Is Red Meat Dyed Red - Or is this an urbal legend?

Rumour has it that red meat bought at the supermarket, is dyed red, or at least cryo-packaged in a red dye and water solution. I can’t seem to find any proof, or for that matter any dis-proof of this by Googling.

Most likely the red colour is caused by the myoglobin content, but there seems to be some evidence that dye is involved. Anyone know for sure?

Perhaps you’re thinking about treatment with Carbon Monoxide?

Guess what? Butter is also dyed yellow.

FDA Is Urged to Ban Carbon-Monoxide-Treated Meat

Whoops, thought I killed that after seeing Cheesesteak’s post.

Nitrites are also used to give meat a red/pink color, although not so much as in the past.

Ummm, ohh kayyy…

I have a feeling you think I’m against this possible dying? I never said anything of the like. I was simply asking a question.

Grocery store cheddar (well, orange) also.

And most black pearls.

Add to the dyed list farm raised salmon. Though in this case it’s a feed additive.

Take a look at things like balogna, you will see that it has dye in it. Otherwise it would look an unappealing grey color. The same is true of hot dogs, so why not also dye steak red? (Otherwise it would turn an icky brownish color, and would look off before it was off.) Apples are also often dyed, (or at least waxed) as well as oranges.

Didn’t mean you to take that wrong. It was just a smart-ass way of saying lots of products have been dyed for our aesthetic pleasure.

Food dye is the best thing in balogna.

Flamingoes are also dyed. They are normally a dull white-gray, and get their pink color from shellfish. In zoos and safari parks, they eat food pellets that have to be supplemented with this pigment to make them look “wild” pink and interesting.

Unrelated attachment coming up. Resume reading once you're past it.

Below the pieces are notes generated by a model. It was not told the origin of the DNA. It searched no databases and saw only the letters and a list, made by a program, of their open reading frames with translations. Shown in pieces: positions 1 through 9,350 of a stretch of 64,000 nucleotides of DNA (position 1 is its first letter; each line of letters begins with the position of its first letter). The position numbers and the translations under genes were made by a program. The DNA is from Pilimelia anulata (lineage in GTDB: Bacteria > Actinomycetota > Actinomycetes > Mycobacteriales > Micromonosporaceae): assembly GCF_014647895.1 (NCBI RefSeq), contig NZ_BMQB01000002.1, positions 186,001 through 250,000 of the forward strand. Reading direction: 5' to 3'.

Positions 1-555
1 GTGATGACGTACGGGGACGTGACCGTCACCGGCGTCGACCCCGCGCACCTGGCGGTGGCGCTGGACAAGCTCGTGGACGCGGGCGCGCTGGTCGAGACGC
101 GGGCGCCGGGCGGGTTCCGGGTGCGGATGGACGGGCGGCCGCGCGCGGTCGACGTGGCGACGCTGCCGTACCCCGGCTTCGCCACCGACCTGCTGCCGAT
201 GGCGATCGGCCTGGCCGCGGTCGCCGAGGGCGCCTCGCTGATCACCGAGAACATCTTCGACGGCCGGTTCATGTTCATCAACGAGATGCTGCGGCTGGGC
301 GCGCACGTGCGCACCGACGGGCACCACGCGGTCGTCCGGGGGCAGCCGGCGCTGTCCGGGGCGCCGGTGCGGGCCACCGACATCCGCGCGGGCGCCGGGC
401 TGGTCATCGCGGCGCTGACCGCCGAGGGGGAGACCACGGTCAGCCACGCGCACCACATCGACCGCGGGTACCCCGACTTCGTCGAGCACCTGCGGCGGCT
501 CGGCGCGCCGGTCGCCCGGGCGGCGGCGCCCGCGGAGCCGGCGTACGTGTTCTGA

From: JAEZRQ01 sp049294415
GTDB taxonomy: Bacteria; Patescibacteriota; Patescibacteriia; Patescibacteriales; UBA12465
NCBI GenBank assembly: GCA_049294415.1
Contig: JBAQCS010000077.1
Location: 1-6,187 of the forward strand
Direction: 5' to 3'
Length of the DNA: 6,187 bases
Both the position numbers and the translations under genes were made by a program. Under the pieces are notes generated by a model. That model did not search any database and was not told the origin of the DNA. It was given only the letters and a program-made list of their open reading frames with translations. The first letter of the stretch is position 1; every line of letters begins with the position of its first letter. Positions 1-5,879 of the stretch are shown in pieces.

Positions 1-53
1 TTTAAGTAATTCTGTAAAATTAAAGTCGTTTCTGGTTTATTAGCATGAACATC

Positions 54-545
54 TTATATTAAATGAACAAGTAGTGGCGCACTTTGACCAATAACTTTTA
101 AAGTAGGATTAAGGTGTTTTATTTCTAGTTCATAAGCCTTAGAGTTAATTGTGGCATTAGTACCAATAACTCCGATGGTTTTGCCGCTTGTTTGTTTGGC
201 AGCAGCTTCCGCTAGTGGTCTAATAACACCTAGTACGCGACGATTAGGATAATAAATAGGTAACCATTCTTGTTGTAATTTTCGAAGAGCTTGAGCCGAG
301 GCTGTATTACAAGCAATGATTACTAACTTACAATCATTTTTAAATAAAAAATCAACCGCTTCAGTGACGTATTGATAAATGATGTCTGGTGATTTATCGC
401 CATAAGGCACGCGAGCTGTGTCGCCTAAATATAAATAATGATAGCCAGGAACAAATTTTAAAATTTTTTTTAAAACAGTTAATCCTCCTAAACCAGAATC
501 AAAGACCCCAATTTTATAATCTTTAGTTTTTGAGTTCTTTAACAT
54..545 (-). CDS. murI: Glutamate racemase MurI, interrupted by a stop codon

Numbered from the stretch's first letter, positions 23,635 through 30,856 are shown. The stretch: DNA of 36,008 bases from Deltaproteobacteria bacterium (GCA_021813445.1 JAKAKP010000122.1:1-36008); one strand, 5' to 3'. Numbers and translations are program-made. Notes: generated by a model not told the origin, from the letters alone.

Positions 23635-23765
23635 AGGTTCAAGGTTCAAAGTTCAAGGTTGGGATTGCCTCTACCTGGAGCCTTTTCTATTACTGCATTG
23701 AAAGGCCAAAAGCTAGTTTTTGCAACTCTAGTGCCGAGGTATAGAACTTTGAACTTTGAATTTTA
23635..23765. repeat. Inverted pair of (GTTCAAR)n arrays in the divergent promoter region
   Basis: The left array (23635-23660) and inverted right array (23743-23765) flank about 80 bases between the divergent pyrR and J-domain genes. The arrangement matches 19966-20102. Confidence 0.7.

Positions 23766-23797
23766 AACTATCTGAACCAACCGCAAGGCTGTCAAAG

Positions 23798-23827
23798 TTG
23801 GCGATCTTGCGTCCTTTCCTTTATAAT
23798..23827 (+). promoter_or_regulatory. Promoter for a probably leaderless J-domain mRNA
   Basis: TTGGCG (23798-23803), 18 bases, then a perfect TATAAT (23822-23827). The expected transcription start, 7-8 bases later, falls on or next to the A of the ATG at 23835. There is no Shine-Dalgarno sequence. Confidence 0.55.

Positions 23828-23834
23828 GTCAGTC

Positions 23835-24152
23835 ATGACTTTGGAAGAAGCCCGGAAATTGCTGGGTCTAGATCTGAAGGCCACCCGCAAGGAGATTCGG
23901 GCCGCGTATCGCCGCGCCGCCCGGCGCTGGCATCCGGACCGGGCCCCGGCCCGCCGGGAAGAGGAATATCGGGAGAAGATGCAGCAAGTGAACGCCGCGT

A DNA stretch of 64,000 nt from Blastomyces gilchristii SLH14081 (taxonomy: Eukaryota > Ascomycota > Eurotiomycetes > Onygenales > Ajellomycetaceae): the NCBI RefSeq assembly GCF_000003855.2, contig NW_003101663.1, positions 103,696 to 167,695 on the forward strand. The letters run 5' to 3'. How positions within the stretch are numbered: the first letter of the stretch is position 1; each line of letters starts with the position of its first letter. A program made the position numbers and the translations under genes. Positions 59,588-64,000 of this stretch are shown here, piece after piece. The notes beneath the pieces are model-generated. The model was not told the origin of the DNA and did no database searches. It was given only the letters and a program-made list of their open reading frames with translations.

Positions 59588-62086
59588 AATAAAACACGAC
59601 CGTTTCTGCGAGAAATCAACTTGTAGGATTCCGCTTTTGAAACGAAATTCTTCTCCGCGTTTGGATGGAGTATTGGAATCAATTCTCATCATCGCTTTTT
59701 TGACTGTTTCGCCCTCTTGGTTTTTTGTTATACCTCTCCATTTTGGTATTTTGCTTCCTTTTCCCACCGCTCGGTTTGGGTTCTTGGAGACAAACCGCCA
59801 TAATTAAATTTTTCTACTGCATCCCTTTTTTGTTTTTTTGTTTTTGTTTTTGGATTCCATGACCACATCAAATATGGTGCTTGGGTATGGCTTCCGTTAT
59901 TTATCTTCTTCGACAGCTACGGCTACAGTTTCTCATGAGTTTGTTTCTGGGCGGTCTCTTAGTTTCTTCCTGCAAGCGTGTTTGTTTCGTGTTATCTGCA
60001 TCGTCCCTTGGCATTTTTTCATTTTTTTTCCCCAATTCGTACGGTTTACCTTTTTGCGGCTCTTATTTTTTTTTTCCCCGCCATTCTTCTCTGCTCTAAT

Not all butter.

Off the top of my head, Land O’ Lakes doesn’t use any dyes in their butter. I’ve seen an interview with an executive who stated that you could see color variations from one batch to another because of this.

WTF? What a bunch of misinformation and twaddle in this thread. FDA laws on food labelling require very clear and explicit labeling of any additive or adulterant added to food products which would include dyes. True, this does not apply to dyes impregnated in food like in the case of salmon and flamingos.

Nitrates are only used on cured meats and the pink colour that nitrates cause can in no way be confused with the deep red of fresh meat. Apples are not in any way dyed and dying is completely and utterly different from waxing.

What hasn’t been mentioned is that many meat counters utilise specially coloured lights which can make their meat look redder and fresher. If you look carefully, you can usually spot these lights at the top of a display rack as they look distinctly red.

No one but you has even mentioned nitrates.

They are cheaper than the day rates.

Oh, yes, meat is dyed.

This is one of the problems I had while trying to get my canteen at work switch to selling organic meat. The canteen wanted to give the customers a choice between organic ham and just mainstream commercial. Sounded fair, right? Only it wouldn’t work. Research showed that if you sell two packaged slices of ham, one organic and one just mainstream commercial, nobody wants to buy the organic one. Despite their lip-service to how great organic food is. And it is al a matter of looks. Organic ham juIt is a dull unattractive pinkish grey with a twinge of green.Frankly, it looks a bit “off”. But it tastes just the same.

Not all organic meat is so pale. Some organic meats look the same as maistream. But ham is a good example of the color difference caused by dye.

I think you’re thinking of margarine. Margarine is dyed yellow in order to make it look more like butter. Butter is naturally yellow.

My point being, of course, that organic ham is so pale because organic meat-processing doesn’t allow chemical dyes and so organich ham has the color real ham would have if it wasn’t dyed. Organic meatprocessing does sometimes allow dyes based on beetroot or pepper, though.

No it isn’t. I have made home made butter using this method, it comes out pretty much white unless you add food coloring. Try it yourself and see.